liar. For the chronic liar could
not tell the truth, oven In his pro
testations of reform.
"I would refuse to marry a man
if I knew him to be a liar."
SOME WRETCH STEALS ROPE-OF-PEARLS
LASSOO FROM LITTLE PRINCE CHAP
OSTEND, Belgium, Oct. 14. —
Pity the poor Prlncesa Marguerite
of Thurn and Taxis —for she'n ex
actly $140,000 poorer than she
was when she came to this fam
ous bathing place a few tragic
Laugh at her, too, if you like —
thia titled mamma who sought
with ropes of pearls to lassoo a
blue blooded beauty for her eldest
Parading about the fashion
able places of Europe with her
family Jewel box under one arm
and the docile young Prince Fran
cois under the other, she flashed
the alluring bait before the eyes
of all the pretty eligibles.
Then along came a clever thief
and stole the jewels—but left
Now WHO wants sonny with
out the glittering glassware?
Kcho also enquires, WHO? Xo
volunteeresses in sight.
The principality of Thurn and
Taxis is a neat litle German
slate, which governs Itself and
leaves its princely house nothing
to do but play at the old, obso
lete game ot royal idleness. But
the jewels of the princely family
have long been famous for quan
tity and quality.
So that was the bait with
which mamma princess set out re
cently to lure some maid of high
degree into the arms of her eld
est con, even as did Mephisto
phelea lure Marguerite for Faust.
Son is 19 and hasn't much lure
in his own personality. His name
is Francois Joseph Maximilian
Maria Antoine Ignace Lamoral,
etc., etc. But aa heir of Thu.rn
and Taxis he will get the Jewels,
with which his princess may daz
zle masculine eyes and make en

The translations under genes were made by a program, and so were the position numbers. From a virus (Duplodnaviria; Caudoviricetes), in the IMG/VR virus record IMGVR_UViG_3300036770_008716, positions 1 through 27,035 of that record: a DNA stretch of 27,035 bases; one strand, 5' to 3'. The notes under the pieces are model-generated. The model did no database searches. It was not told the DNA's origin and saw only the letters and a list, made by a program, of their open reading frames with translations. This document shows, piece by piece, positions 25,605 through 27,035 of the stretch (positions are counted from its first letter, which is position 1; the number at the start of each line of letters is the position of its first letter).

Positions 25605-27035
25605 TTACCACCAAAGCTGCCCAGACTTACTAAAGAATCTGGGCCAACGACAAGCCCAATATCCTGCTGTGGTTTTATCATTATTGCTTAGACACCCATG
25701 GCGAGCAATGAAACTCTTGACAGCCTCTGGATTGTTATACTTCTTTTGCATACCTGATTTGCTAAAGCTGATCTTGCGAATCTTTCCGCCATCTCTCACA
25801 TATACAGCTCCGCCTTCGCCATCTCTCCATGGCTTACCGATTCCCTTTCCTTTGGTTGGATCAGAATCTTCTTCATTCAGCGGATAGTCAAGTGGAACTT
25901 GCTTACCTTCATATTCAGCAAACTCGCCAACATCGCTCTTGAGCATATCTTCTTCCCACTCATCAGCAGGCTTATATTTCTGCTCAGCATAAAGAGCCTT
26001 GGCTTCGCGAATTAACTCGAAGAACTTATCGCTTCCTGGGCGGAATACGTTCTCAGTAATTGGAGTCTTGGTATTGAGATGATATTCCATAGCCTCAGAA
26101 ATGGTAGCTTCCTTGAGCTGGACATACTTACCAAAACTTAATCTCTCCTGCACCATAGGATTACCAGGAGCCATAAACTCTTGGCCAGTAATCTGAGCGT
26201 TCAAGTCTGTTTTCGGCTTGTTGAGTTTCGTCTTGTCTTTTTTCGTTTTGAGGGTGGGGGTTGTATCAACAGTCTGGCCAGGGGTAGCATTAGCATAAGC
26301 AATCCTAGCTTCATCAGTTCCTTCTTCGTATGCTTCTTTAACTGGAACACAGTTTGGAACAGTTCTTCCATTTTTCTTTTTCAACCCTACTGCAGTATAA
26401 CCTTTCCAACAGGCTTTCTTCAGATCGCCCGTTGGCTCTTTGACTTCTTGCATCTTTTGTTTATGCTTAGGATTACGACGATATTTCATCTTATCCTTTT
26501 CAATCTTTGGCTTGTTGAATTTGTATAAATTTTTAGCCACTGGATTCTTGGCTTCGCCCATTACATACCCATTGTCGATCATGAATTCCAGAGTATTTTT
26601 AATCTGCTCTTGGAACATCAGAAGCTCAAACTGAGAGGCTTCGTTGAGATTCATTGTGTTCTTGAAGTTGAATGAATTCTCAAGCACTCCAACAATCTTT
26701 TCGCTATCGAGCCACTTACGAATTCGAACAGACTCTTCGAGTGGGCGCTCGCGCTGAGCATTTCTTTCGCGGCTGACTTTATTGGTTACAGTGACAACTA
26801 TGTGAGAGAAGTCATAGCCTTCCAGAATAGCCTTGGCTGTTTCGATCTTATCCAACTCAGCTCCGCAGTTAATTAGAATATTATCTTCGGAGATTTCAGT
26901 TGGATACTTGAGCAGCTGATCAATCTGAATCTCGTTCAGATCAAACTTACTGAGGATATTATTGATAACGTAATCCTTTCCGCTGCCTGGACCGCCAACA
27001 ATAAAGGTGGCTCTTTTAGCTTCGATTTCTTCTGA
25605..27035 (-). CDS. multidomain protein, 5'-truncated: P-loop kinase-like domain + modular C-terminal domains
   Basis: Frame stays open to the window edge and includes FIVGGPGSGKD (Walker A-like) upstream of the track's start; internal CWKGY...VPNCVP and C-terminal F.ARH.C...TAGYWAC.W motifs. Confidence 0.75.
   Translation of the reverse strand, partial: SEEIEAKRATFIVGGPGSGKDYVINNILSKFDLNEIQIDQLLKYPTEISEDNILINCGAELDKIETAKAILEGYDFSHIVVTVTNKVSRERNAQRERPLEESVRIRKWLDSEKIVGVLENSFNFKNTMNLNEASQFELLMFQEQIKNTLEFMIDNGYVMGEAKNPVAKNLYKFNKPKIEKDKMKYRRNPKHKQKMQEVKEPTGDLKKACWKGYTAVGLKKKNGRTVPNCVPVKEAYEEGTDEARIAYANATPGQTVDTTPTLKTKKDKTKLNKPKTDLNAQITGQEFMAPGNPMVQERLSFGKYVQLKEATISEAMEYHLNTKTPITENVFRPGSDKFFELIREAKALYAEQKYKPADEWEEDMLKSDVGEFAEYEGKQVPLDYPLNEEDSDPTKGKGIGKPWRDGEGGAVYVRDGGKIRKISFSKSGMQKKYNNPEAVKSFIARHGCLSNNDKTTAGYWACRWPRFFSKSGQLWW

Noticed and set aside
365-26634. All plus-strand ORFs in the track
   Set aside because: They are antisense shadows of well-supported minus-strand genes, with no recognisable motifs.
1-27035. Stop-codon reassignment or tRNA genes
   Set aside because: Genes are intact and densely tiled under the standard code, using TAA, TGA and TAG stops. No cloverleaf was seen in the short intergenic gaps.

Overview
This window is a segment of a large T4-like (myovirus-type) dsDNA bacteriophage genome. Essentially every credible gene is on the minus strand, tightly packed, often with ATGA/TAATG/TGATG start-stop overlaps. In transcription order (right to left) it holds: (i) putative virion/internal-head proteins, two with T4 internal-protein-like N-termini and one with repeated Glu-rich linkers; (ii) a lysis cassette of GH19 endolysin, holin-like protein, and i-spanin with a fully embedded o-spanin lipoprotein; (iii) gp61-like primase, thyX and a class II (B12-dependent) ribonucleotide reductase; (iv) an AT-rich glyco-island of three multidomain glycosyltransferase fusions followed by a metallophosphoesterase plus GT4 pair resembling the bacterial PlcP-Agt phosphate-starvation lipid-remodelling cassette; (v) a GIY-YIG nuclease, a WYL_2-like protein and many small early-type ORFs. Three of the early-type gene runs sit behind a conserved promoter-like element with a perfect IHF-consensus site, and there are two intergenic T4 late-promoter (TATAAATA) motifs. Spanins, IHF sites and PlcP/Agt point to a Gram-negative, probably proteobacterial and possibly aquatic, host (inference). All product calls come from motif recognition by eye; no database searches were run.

vious feminine hearts.
Only a few nibbles had resulted
from the wife-flshing expedition
when mam ma and Bonny reached
Ostend. Then just aa tilings
looked brightest and the girls
Many Friends in
Far Away Lands
New Sulphur Preparation Doing
Good in Kngland, Franco
and Other Countries „
Sulphiirro's success In the cure
of disease abroad, as well as in its
own land, is additional testimony
to its' effectiveness as a curative
agent in cases of Rheumatism and
all blood, stomach and skin dis
orders. It has been sent to al
most all lui-?!g" rnnnt.rtos.
The most recent indorseniort of
Sulphurro from abroad comes
from C. Dornioy, 28 Rue la Pa
roisse, Fontainebleau, Seine and
M. Dormoy, who has relirod
from active connection with the
prominent house of C. Dormoy &
H. Naquet, successors to Ed Le
Grand, 4-6 Rue d'Hauteville,
Paris, was for a long time v suf
ferer from Rheumatism. Through
a friend, Mr. Bradshaw, member
of the wholesale millinery house
of Bradahaw Bros., Minneapolis,
M. Dormoy learned of Sulphurro,
made In far away Seattle. So en
thusiastic was his informant over
the power of Sulphurro to cure
Rheumatism by purifying the
blood and driving out the poisons
that produce the disease that the
retired French business man at
once sent for a supply of the
medicine, and now writes that he
is making wonderful progress to
ward complete recovery.
A few days ago came a letter
from Mr. 8. Guildford, 199 Corn
wall Road, Xotting Hill, London,
England, praising Sulphurro for
its curative effects.
Sulphurro is on sale at all drug
stores in 50-cent and $1 bottles.
Accompanying it is the Sulphurro
booklet. The C. M. C. Stewart
Sulphur Co., 71 Columbia St., will